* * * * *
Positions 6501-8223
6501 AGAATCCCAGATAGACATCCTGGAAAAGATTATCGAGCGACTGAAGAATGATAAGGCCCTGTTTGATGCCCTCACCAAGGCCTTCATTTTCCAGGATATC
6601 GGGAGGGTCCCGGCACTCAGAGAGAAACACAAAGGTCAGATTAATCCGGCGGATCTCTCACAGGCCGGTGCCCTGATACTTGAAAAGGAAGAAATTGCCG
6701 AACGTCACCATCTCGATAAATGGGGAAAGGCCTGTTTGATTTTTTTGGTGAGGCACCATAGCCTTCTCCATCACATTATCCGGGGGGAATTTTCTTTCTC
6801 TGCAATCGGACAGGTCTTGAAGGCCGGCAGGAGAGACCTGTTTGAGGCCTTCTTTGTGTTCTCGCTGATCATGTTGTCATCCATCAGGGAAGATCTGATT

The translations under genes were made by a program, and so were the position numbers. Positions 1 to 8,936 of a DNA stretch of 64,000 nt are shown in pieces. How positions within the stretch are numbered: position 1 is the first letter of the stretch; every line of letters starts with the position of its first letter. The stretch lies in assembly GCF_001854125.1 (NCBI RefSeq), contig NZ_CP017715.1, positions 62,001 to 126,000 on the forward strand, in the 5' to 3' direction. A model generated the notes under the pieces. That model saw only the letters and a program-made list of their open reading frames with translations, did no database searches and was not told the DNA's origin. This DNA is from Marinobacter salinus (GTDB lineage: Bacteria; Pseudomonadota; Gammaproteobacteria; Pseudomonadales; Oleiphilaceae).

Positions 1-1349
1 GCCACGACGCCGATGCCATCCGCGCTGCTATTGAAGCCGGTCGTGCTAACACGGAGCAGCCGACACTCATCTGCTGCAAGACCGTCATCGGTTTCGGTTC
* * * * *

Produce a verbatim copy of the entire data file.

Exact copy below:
Positions 6501-8223
6501 AGAATCCCAGATAGACATCCTGGAAAAGATTATCGAGCGACTGAAGAATGATAAGGCCCTGTTTGATGCCCTCACCAAGGCCTTCATTTTCCAGGATATC
6601 GGGAGGGTCCCGGCACTCAGAGAGAAACACAAAGGTCAGATTAATCCGGCGGATCTCTCACAGGCCGGTGCCCTGATACTTGAAAAGGAAGAAATTGCCG
6701 AACGTCACCATCTCGATAAATGGGGAAAGGCCTGTTTGATTTTTTTGGTGAGGCACCATAGCCTTCTCCATCACATTATCCGGGGGGAATTTTCTTTCTC
6801 TGCAATCGGACAGGTCTTGAAGGCCGGCAGGAGAGACCTGTTTGAGGCCTTCTTTGTGTTCTCGCTGATCATGTTGTCATCCATCAGGGAAGATCTGATT

The translations under genes were made by a program, and so were the position numbers. Positions 1 to 8,936 of a DNA stretch of 64,000 nt are shown in pieces. How positions within the stretch are numbered: position 1 is the first letter of the stretch; every line of letters starts with the position of its first letter. The stretch lies in assembly GCF_001854125.1 (NCBI RefSeq), contig NZ_CP017715.1, positions 62,001 to 126,000 on the forward strand, in the 5' to 3' direction. A model generated the notes under the pieces. That model saw only the letters and a program-made list of their open reading frames with translations, did no database searches and was not told the DNA's origin. This DNA is from Marinobacter salinus (GTDB lineage: Bacteria; Pseudomonadota; Gammaproteobacteria; Pseudomonadales; Oleiphilaceae).

Positions 1-1349
1 GCCACGACGCCGATGCCATCCGCGCTGCTATTGAAGCCGGTCGTGCTAACACGGAGCAGCCGACACTCATCTGCTGCAAGACCGTCATCGGTTTCGGTTC